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Rough year for basketball stars from the eighties and nineties

Since January, we have lost four basketball players of similar age. Here we pay respects to each one.

Jerome Kersey is one of four basketball stars who have passed since the year began.
Jerome Kersey is one of four basketball stars who have passed since the year began.

Life is fragile. Must be Italian.

It has been unusually so, of late, for basketball stars who played in the eighties and nineties. Men shouldn't die this young and, as a middle-aged man who heavily followed basketball in that era, this serves as motivation to take better care of my body.

It also motivates me to pay tribute to the following four players who have passed away since the year began.


Welp had limited success in the NBA, with short stints in Philadelphia, Golden State, and San Antonio after being drafted 16th in 1987, but was part of nine championships when his career shifted to the European leagues.

It was at the University of Washington, however, that he established most of his legacy. As a center for the Huskies, Welp became the career leader in points (2073), rebounds, and blocks.

As part of a German duo with retired SuperSonic Detlef Schrempf, Welp was a three-time All-Pac 10 selection and took Pac 10 player of the year in 1986.

He apparently died of a heart attack at a vacation home.


Mason was the 1995 Sixth Man of the Year and helped the New York Knicks reach the NBA Finals in 1994. He was a very physical player and was a fan favorite in New York during the Pat Riley years.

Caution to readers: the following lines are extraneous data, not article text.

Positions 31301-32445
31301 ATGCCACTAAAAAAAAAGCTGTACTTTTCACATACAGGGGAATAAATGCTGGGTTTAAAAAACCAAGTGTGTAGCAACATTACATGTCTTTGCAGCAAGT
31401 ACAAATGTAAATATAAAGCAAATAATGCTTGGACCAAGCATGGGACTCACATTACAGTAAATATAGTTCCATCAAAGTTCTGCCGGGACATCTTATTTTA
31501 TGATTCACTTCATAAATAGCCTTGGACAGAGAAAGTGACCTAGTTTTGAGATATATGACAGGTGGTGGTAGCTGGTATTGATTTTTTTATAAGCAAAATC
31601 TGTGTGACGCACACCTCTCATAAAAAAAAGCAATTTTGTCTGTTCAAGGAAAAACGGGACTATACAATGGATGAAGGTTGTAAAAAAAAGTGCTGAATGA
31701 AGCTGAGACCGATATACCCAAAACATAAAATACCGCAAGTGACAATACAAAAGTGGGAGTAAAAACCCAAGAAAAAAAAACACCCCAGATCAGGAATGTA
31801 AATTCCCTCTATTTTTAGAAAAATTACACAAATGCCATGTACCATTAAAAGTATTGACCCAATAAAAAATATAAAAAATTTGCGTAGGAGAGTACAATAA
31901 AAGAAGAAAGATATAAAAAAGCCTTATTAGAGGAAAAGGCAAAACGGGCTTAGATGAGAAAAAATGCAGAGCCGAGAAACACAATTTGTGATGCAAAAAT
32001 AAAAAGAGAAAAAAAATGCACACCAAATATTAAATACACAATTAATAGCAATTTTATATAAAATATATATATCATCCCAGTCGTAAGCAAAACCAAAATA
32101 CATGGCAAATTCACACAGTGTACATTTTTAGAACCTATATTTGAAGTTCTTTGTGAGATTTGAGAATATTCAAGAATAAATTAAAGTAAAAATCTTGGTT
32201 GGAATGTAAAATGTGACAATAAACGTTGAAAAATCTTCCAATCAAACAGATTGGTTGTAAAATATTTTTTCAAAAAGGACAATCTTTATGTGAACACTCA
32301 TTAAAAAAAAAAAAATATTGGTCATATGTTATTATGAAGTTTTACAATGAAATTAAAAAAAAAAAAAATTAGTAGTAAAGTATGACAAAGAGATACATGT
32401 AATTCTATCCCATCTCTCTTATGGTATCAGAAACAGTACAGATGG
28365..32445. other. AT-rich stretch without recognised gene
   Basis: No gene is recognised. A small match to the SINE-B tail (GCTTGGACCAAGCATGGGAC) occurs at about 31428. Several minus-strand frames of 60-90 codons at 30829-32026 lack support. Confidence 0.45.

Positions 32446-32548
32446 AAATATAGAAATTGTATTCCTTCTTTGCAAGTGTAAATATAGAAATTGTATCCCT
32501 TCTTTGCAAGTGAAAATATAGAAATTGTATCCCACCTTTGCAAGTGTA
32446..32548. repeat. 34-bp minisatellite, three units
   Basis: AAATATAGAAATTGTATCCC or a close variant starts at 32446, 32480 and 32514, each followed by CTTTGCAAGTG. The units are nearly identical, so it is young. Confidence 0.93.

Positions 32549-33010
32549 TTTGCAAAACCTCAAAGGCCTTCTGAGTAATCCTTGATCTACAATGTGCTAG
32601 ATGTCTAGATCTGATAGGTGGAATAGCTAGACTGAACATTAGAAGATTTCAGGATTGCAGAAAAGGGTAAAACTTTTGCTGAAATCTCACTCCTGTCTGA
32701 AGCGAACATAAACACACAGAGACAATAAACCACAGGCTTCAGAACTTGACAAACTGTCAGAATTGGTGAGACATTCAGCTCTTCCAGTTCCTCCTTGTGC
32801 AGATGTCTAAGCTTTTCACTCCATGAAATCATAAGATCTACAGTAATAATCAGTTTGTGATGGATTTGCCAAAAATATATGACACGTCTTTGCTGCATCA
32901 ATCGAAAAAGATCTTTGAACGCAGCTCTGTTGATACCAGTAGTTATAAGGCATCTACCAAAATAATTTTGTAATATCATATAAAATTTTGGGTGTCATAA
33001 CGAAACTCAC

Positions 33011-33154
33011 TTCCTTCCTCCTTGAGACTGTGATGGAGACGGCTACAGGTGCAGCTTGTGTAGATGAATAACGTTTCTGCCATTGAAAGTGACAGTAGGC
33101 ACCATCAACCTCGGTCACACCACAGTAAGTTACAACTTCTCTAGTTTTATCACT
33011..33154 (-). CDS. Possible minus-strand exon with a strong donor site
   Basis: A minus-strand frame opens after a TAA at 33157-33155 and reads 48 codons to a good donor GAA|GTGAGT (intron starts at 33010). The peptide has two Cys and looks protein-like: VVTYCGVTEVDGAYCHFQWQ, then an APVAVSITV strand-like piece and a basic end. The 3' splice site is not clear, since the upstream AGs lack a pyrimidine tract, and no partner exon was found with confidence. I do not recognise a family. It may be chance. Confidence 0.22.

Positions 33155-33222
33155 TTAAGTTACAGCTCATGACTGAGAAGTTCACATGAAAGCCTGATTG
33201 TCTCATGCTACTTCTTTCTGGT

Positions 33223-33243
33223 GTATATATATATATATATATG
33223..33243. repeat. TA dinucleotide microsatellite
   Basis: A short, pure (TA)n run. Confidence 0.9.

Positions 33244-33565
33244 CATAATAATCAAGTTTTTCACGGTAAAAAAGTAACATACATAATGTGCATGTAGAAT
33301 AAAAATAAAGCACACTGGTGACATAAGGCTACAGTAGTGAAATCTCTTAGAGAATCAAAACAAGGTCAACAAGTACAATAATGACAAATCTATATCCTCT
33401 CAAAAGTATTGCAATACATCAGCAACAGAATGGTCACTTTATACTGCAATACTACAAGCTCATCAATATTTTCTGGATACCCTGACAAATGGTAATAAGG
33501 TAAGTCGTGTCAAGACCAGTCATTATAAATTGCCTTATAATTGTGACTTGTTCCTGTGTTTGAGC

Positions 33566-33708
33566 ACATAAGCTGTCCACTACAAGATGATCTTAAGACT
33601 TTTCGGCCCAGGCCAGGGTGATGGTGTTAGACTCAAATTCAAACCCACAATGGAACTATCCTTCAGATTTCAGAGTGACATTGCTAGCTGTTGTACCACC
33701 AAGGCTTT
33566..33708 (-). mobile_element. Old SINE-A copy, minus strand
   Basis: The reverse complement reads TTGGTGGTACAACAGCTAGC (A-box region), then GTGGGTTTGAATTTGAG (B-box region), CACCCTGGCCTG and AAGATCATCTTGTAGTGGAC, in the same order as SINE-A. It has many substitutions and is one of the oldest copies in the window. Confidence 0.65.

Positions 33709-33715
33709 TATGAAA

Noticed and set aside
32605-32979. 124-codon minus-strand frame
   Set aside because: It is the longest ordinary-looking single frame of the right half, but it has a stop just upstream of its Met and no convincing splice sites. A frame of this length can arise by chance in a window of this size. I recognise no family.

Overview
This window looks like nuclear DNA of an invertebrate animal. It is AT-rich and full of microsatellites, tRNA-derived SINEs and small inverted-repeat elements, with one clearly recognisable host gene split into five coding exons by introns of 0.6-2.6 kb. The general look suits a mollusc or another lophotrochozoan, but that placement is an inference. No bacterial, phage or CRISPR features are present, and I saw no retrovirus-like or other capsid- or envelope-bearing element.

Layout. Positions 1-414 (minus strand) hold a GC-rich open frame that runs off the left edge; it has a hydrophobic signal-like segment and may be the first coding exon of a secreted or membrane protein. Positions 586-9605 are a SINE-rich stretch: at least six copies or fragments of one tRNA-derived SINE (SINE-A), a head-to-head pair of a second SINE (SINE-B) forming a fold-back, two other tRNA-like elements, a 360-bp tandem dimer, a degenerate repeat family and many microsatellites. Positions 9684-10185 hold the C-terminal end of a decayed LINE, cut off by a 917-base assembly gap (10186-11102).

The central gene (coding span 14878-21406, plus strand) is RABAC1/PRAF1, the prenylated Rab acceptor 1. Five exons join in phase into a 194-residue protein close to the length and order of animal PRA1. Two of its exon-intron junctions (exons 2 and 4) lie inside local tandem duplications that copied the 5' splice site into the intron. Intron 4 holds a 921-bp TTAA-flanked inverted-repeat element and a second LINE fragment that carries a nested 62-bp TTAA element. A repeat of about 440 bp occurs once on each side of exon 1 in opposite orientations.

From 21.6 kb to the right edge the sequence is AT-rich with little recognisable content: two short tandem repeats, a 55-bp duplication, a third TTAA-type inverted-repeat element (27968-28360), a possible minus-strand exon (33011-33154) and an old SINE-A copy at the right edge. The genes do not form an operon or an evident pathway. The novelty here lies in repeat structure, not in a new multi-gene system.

Mason died in the hospital after being admitted with a massive heart attack earlier in the month.


Though he played for various teams, including the Seattle SuperSonics in the 1997-98 season, Kersey was best known for his career with the Portland Trailblazers during the glory years of Clyde Drexler.

He died of a pulmonary embolism in an apparent complication from a recent knee surgery.


Roy Tarpley's career is defined more for what might have been than what he actually accomplished. He was named the NBA's Sixth Man of the Year in just his second season, but his career began to fizzle after that due to addiction to drugs and alcohol, which led to his permanent ban from the league in 1996.

The cause of death has not been reported.


They say deaths like these happen in threes. We have now exceeded it by one. If you count coaches Dean Smith and Jerry Tarkanian, the amount is doubled. So can we please have no more of these deaths this year? They suck.

Rest in peace, gentleman. We hardly knew ye.